Student Org Spotlight: Food Recovery Network reduces food waste from Bruff

finding intersectionality together

Anh Nguyen | Associate Artist

It’s 10 p.m. on a Thursday when a group of Tulane students walk into Bruff Commons. Rather than craving a late night snack, these students are preparing to help package more than 200 pounds of food — food that would have otherwise gone to waste.

These students are a part of Tulane’s chapter of Food Recovery Network, a student organization that seeks to reduce Bruff’s food waste by redistributing leftover food from Bruff to the New Orleans Mission, a local homeless shelter.

“[FRN] is a club that is not only bringing attention to food justice, but it is really doing something about it,” junior and FRN Co-President Maya Newman said. “This is the only club that is centered around food injustice that I could find that is doing something tangible and giving it to an organization we can trust.”

Five nights a week, FRN shift leaders and volunteers congregate in the Bruff lobby before venturing upstairs to a closing dining hall. Volunteers, once in the cafeteria, place soups, pasta, carrots and other leftover foods in bins. These bins are then weighed and placed in the freezer overnight.

On a typical night, FRN has about four or five volunteers who collect and store the food, a process that takes anywhere from 15-30 minutes. In the morning, a truck from the New Orleans Mission picks up the food, and the food will then be served to people who are homeless.

“What I like about the organization that we give the food to is that they are not just a ‘take the food’ kind of place,” sophomore and FRN Secretary Lucy Murray said. “Instead, the organization sets tables and serves the meals in courses, so it is more of a respectful and caring environment.”

Courtesy of the Food Recover Network
Maya Newman and Renata Massion help package food to redistribute to the New Orleans community.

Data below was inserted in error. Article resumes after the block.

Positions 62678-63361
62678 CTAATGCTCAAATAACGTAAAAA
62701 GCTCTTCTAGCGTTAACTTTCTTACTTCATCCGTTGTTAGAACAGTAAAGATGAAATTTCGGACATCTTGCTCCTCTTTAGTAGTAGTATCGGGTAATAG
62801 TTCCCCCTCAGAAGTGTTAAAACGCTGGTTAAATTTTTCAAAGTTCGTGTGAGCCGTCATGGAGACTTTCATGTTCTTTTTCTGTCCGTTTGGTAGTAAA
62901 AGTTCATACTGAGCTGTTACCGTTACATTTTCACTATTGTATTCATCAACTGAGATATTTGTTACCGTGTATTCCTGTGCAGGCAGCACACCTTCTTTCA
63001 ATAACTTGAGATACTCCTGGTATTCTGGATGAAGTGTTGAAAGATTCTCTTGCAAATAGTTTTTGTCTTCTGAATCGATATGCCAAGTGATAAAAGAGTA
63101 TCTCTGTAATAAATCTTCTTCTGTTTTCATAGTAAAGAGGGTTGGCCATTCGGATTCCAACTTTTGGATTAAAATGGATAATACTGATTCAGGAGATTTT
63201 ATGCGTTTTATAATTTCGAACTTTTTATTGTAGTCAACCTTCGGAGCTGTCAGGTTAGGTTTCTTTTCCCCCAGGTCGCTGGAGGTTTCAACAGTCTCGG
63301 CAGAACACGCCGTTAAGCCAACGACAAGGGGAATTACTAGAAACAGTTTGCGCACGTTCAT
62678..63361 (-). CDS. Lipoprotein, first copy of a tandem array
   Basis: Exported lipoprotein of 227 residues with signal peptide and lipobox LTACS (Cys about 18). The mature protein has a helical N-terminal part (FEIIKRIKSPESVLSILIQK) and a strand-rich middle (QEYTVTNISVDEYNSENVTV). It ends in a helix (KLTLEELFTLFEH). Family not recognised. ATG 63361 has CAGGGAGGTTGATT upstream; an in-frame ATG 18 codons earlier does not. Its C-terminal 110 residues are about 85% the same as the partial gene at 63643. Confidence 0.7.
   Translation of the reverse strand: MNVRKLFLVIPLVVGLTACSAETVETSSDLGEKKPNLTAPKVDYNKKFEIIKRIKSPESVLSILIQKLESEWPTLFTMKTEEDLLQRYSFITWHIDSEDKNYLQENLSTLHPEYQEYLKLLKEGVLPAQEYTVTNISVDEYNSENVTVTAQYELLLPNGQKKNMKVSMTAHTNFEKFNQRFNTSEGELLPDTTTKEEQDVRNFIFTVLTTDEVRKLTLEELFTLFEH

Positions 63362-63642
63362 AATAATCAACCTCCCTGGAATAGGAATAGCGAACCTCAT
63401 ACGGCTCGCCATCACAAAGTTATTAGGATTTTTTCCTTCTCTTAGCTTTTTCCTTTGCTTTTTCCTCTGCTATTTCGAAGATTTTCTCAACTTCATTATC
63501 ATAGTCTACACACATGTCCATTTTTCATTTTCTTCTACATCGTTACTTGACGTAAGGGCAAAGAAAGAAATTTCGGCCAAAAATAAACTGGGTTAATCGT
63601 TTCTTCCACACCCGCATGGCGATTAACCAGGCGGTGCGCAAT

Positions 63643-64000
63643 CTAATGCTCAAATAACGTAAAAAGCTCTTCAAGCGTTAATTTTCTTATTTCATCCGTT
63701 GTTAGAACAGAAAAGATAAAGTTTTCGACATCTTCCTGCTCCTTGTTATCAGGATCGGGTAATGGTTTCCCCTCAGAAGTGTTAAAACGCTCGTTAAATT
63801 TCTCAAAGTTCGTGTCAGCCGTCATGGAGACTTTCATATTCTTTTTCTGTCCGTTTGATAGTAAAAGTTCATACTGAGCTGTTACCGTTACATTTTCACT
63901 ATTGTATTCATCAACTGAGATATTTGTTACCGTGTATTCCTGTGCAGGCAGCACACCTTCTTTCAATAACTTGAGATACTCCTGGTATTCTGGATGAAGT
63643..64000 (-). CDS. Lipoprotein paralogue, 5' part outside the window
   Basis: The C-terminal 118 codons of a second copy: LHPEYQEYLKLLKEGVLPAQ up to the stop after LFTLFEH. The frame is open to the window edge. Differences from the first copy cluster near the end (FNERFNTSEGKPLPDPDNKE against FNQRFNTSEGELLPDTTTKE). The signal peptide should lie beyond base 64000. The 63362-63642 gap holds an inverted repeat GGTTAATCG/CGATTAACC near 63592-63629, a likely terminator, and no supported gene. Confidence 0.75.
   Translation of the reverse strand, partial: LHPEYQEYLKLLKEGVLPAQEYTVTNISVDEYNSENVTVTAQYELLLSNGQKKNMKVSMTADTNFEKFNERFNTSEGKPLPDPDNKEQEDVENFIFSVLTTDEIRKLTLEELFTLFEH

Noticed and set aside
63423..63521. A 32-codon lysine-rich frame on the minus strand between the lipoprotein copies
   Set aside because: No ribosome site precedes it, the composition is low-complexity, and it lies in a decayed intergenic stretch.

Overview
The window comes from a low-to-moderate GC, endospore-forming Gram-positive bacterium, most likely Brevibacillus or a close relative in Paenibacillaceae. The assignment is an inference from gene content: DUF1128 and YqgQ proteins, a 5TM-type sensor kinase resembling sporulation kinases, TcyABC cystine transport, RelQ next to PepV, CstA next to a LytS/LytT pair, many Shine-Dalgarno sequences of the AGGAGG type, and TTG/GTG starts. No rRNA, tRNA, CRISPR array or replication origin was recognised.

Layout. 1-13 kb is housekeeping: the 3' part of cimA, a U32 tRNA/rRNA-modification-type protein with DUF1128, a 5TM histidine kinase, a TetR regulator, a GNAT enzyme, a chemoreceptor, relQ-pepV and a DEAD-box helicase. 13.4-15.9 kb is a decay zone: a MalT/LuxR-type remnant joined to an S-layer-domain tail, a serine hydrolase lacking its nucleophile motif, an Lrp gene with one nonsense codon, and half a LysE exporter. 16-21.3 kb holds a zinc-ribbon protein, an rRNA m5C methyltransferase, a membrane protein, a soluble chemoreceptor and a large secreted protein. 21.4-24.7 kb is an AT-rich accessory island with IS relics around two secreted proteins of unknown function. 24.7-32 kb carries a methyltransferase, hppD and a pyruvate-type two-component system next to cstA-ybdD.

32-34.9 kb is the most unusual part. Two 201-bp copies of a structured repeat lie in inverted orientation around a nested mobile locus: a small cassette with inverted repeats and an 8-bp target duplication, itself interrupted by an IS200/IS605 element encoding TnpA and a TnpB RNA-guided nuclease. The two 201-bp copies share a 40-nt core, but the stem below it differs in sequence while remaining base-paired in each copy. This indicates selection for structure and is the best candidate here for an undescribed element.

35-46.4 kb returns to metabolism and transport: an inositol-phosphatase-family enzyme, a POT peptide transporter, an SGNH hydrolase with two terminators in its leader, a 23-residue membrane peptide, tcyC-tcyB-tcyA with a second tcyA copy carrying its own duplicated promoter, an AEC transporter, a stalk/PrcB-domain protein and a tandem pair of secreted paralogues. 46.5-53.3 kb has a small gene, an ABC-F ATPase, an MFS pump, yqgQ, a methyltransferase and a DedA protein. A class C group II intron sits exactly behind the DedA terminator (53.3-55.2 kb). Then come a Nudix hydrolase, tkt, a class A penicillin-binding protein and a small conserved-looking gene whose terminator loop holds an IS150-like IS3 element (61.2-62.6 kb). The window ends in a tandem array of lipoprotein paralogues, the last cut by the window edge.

FRN was established at Tulane in 2014 after two students recognized the opportunity to redistribute excess food from Tulane to hungry populations in New Orleans. Since the club’s founding, many members have joined the club in hopes of helping reduce New Orleans’ high rates of food insecurity.

“New Orleans is the largest food desert in America, and we kind of live in this bubble on campus,” sophomore and Co-President Renata Massion said. “We have so much food at Bruff. We have the LBC. We have food at every club meeting. And then right outside of campus, there is no fresh food and very few grocery stores, so we kind of redistribute that.”

Tulane’s FRN is part of a larger network of 230 chapters across the country that has recovered more than 2 million tons of food since its founding in 2011, according to the Food Recovery Network. There are currently four FRN chapters in Louisiana, with the other three located at LSU, University of Louisiana-Lafayette and Dillard University. Tulane’s chapter weighs the food it recovers each night and sends this data to the national headquarters, allowing the organization to track the total food redistributed.

The Tulane chapter hopes to expand in the future, possibly collecting food in the Lavin-Bernick Center for University Life and other Tulane dining locations. FRN is also considering the possibility of partnering with Loyola University New Orleans to recover food from Loyola’s campus.

“We are really trying to expand beyond just Bruff,” Massion said. “Although there is a lot of food at Bruff, there is so much more leftover food on campus.”

Students interested in joining FRN are encouraged to sign up to volunteer through the club’s OrgSync page or through the club’s sign-up sheet.

“We can always use more volunteers,” Murray said. “And, it’s an easy and rewarding club to be apart of.”

Leave a Comment